This past Wednesday, April 6th 2011, President Obama announced the long-awaited initiation of a U.S.-Columbia free trade agreement (FTA). The agreement, which was expected to be reached back in 2006, had been held up originally by unfounded notions that free trade during a recession is a bad thing, but since the advent of a Democrat-controlled White House and Senate, the treaty has been stalled on grounds that Columbia must enact labor union protectionist policies.
According to the The Wall Street Journal:
Over the past couple of years, the biggest hurdle in Washington to a trade deal shifted from trade deficit fears to complaints by congressional Democrats over the frequent killings of labor leaders in Colombia by right-wing groups, some of which were alleged to have ties to the Colombian government.
The killing of innocent life is obviously abhorrent. As a philosophical Objectivist and political Libertarian, I see the initiation of force as a moral failing and a clear violation of an individual’s right to life. However, I also see intrusive economic policies with attached stipulations as a violation of an individual’s right to liberty and the pursuit of their own happiness. By presenting conditions upon which free individuals may trade with each other hardly seems like a province of state concern. However, that presupposes the government recognizes the individual as free, competent enough to trade, and not a warren of state policy.
The Democrat’s claims that the violence against labor union leaders in Colombia were the hurdles that blocked the FTA, are overblown. According to the National Center for Policy Analysis, “homicide rates are nearly three times higher in the United States (5.4 per 100,000) than among Colombian labor union members (1.9 per 100,000).” Furthermore, a study over at the Cato Institute concluded that “the overall murder rate in Colombia has declined dramatically in the past decade, and the murder rate against members of labor unions has declined even more rapidly. A union member in Colombia today is one-sixth as likely to be a victim of homicide as a fellow citizen who does not belong to a union.”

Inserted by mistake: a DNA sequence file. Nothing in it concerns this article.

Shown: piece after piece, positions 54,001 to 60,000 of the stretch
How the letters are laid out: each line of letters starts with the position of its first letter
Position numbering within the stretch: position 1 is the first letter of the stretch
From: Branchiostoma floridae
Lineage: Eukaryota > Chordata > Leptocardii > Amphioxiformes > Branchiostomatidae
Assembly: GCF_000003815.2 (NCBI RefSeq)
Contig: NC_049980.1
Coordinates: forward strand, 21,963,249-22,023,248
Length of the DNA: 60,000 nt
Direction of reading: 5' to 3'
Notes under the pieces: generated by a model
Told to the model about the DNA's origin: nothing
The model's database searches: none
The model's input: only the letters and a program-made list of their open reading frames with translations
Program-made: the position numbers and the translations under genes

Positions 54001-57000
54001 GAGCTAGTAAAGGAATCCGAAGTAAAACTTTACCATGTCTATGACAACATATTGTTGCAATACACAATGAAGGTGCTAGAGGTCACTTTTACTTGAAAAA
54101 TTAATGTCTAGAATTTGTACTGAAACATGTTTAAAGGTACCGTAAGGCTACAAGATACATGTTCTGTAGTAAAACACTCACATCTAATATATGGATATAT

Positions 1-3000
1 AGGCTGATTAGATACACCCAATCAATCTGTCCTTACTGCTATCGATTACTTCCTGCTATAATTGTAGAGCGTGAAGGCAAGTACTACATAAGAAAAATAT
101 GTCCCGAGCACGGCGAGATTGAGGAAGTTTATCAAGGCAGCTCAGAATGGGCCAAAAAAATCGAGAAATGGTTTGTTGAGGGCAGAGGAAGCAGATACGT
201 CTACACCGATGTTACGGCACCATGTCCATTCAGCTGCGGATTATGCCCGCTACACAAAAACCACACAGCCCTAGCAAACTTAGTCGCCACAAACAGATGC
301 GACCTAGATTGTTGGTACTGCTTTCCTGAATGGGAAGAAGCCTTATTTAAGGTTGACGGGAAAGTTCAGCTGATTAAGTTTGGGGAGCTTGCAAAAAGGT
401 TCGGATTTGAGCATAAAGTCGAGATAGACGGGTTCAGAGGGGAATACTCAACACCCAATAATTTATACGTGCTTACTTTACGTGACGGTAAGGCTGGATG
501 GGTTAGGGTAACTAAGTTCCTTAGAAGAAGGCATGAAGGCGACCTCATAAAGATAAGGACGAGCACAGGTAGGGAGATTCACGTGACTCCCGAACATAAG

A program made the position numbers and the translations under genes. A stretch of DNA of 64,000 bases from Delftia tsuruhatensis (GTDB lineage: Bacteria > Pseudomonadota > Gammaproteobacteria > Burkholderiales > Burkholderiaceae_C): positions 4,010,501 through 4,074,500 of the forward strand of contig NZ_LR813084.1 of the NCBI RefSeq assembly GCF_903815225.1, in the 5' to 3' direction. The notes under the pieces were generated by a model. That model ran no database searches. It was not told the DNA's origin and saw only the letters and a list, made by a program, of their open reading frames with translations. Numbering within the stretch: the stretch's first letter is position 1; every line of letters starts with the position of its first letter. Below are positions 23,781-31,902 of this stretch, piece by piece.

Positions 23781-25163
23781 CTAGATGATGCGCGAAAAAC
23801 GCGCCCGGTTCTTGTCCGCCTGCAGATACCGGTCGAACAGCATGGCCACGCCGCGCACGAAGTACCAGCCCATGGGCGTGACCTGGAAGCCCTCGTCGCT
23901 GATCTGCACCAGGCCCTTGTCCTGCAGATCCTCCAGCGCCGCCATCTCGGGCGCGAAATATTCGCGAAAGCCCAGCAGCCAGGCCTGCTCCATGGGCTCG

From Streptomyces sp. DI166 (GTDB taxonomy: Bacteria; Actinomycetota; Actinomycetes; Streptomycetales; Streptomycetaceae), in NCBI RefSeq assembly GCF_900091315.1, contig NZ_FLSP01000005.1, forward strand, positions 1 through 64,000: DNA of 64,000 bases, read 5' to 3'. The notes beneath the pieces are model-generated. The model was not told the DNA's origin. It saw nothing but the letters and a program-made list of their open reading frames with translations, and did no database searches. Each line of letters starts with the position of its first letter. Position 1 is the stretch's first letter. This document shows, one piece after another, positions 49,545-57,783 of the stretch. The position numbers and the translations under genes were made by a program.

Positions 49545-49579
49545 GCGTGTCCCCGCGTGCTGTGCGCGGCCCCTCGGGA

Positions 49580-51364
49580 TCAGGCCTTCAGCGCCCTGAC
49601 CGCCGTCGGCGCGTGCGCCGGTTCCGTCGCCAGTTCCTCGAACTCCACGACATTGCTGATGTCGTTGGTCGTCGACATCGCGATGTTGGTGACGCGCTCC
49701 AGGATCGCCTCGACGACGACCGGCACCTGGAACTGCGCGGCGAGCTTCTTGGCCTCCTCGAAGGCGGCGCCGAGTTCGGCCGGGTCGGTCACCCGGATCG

It should come to no surprise that the political left in this country will, in all instances possible, defend their historical voting blocks. The recent Wisconsin hoop-la over union powers and their degree of leverage over government had unearthed the entrenched relationship between the Democratic Party and domestic labor unions, but the Colombian FTA sheds a new light. It is now obvious that the Democrats see no reason why they should not dictate their own labor policies upon other sovereign nations. Claude Barfield recognized this fact over at the American Enterprise Institute:
[I]n many ways these provisions represent a callous trampling on Colombia’s sovereignty and the right to determine for itself specific priorities and obligations in the domestic labor market. Among the more egregious demands, Colombia has acquiesced to “criminalize” (with prison terms of up to five years) any acts that “undermine the right to organize and bargain collectively.” It must also pass a law dictating prison terms for anyone who “offers a collective pact to non-union workers that is superior to terms for union workers.” No definition of “undermine” or “superior terms,” of course, is set forth.
It has become more and more clear that this free trade agreement has very little to do with freedom. Sure, trade between our two countries will grow, but it seems that as a result, the Colombian people have become less free to organize themselves the way they wish to (or not organize for that matter).
This unfortunate display of economic foreign policy by the Democrats should make it clear that they are ill-equipped – ideologically – to represent the United States’ interests. It also illuminates the flagrant disregard for the individual rights of both Colombians and Americans. While I support free trade, I oppose intrusive expeditions of the state into the lives of free people, and I hope Colombians recognize what is being perpetrated upon them by their government and ours.